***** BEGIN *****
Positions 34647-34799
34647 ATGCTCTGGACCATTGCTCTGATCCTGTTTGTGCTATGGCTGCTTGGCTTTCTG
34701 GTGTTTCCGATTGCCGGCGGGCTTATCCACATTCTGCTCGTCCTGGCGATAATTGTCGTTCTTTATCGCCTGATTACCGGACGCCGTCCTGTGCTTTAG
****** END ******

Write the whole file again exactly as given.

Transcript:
Positions 34647-34799
34647 ATGCTCTGGACCATTGCTCTGATCCTGTTTGTGCTATGGCTGCTTGGCTTTCTG
34701 GTGTTTCCGATTGCCGGCGGGCTTATCCACATTCTGCTCGTCCTGGCGATAATTGTCGTTCTTTATCGCCTGATTACCGGACGCCGTCCTGTGCTTTAG